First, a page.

Tips for Personal financial planning for SMEs: 

Small-business owners and entrepreneurs are highly motivated people. They are driven to make their companies successful. So they are always on the go and try to seize every opportunity.

They have to play numerous roles within the company to keep everything afloat. They often have well-defined goals and big dreams for the business but are inundated with an endless list of tasks and have limited time to accomplish them. Planning for personal finance and ensuring that their personal life and family are financially safe is not his priority. However, it should be the number one priority to make himself successful.

We suggest the following ten suggestions, which will make an entrepreneur’s life happier along with the success of his venture.

1.     Written Plan: Start with a written investment plan that considers your investment into the business and will keep your personal finance steady through rough times(if the company suffers). You should have an investment policy and execute it carefully, then spend most of your time and efforts on your business.

2.     Liquidity: Build a cash cushion for your family and your business. Set aside at least three to six months of cash flow (some planners recommend a year or more) in a liquid account, such as a mutual debt fund. 

3.     Paying yourself: Owners may wish to pay themselves very little in the way of salary – partly for the reasons above and also to minimize personal payroll and income taxes. However, it is a good practice to take a salary and keep away from dipping into business funds to meet personal expenses.

4.     Diversification of assets: As you save and invest some money for your future, ensure that it is adequately diversified and compatible with the amount of risk you are willing to bear. Avoid investing only in real estate. It would help if you diversified some of your investment money into assets that are not correlated to your business.

5.     Risk Management: Protecting one’s family is sometimes overlooked by business owners. Life insurance (with noting of the same under the Married Women’s Act), health insurance and asset insurance, and funding their savings plan may be a great help.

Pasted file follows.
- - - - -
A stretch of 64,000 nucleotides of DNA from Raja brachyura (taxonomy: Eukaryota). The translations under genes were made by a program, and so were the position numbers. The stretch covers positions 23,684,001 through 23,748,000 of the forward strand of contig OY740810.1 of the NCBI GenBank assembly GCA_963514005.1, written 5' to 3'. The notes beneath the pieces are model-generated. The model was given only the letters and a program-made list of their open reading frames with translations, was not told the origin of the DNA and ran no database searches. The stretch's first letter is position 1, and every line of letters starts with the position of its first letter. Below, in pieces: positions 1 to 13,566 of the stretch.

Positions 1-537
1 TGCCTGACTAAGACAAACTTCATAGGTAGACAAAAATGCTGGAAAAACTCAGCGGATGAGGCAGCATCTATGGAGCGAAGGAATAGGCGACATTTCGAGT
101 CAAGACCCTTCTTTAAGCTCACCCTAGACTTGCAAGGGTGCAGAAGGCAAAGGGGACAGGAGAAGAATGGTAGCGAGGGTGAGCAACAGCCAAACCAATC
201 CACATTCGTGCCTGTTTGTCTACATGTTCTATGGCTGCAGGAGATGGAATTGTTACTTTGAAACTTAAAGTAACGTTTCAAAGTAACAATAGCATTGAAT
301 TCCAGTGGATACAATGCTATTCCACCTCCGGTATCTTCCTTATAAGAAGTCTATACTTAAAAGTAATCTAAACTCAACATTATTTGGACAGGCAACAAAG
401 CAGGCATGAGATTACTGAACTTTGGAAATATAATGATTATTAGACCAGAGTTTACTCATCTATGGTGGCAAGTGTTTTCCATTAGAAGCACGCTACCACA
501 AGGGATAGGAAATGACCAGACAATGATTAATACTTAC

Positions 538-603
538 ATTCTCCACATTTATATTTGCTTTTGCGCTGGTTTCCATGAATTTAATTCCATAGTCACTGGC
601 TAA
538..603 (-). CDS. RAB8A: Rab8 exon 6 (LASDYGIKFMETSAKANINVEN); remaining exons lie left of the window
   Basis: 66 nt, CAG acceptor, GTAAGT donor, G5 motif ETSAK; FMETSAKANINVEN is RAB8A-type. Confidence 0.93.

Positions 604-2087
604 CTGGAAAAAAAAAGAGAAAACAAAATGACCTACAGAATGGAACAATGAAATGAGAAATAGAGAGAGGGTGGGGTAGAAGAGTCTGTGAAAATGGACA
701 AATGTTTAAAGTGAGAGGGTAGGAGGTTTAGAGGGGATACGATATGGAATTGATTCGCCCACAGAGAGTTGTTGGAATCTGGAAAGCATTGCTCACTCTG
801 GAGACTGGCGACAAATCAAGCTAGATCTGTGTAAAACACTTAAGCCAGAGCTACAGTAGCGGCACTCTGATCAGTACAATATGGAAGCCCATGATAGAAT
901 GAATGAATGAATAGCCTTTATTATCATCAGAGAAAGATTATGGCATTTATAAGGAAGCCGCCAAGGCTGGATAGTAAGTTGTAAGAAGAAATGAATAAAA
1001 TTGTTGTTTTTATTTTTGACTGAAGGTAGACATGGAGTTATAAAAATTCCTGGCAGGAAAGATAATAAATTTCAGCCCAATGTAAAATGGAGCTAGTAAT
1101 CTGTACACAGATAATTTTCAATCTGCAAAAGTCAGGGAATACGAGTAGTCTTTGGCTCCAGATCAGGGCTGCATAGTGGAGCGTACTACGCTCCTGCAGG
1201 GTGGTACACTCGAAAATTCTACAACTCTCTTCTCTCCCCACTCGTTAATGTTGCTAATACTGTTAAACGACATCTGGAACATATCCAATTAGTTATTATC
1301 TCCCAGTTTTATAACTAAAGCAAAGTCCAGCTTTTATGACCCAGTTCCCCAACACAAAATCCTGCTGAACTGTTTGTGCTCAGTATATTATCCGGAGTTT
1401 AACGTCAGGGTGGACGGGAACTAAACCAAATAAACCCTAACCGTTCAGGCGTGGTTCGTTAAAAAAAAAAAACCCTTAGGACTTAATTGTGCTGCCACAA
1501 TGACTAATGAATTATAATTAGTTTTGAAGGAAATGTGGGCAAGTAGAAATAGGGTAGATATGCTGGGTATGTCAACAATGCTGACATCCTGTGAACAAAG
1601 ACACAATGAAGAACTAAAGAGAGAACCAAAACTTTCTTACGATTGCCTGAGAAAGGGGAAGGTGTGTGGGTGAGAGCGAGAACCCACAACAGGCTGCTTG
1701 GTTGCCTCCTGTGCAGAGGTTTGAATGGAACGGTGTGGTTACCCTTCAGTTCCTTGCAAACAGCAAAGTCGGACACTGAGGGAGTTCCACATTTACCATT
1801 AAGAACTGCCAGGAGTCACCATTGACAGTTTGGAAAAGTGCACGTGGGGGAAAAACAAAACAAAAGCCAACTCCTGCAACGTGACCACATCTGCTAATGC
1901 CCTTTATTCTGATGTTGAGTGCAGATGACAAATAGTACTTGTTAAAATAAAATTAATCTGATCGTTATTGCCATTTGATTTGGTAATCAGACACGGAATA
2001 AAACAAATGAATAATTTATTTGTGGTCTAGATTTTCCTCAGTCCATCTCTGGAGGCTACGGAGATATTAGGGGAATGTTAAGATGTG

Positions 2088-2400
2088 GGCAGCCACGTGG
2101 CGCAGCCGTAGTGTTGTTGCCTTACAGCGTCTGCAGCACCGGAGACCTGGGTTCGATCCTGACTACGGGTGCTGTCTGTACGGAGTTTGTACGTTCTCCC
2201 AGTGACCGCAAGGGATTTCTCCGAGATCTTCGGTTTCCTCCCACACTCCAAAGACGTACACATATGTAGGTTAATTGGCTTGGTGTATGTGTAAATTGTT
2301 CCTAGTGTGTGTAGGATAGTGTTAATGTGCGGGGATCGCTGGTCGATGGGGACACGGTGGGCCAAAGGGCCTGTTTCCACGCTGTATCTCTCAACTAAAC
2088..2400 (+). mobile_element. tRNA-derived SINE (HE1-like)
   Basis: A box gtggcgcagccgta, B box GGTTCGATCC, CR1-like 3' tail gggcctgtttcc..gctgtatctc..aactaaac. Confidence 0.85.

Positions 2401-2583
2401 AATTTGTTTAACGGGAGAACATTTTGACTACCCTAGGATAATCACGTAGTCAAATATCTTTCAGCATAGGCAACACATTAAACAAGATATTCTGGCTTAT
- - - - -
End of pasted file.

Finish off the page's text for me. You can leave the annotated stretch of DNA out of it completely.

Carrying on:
6.     Groom Second line/Co-founder: Every small business owner never thinks about business without him. However, unexpected events and severe illness may derail a business and devastate the family. Therefore, grooming a second line to stand in or choosing a co-founder is better once the business stabilizes. 

7.     De-risking the family from business risks: It is widespread among entrepreneurs that entire or most of their assets are locked in the business, including pledging house property for loans. Some family members may also be employed in the business. It implies that the family’s fortune is entirely tied to the business—this needs to be reviewed and strategically approached with the help of advisors.

8.     Personal goals: As a business owner, you should make an effort to specify your personal goals in the same way you put together multi-year business plans. Starting a conversation with family members or advisors is a great start. Also, determining what is “reasonably possible” given your financial circumstances is a critical step.

9.     Planning for retirement: Spend some time thinking about retirement. Determine how much money it will take to fund your “retirement”. It is unlikely and avoidable to believe that business will remain stable in the long run.

10. Estate planning: A business owner should meet with an estate planning specialist to discuss and ensure that goals and wishes in this area are adequately reflected in the estate planning documents (including plans for the business assets). Younger owners don’t always feel this is necessary – but they and their families may be taking a risk. An owner should, at a minimum, have an updated will that contains instructions on how assets should be distributed, which may or may not include business assets.

With a lot of hard work, you can move on to bigger and better challenges within your business. But don’t forget to get on track – and stay on track – toward achieving your own financial goals.

Today’s Business Owners Need to Consider Their Tomorrow

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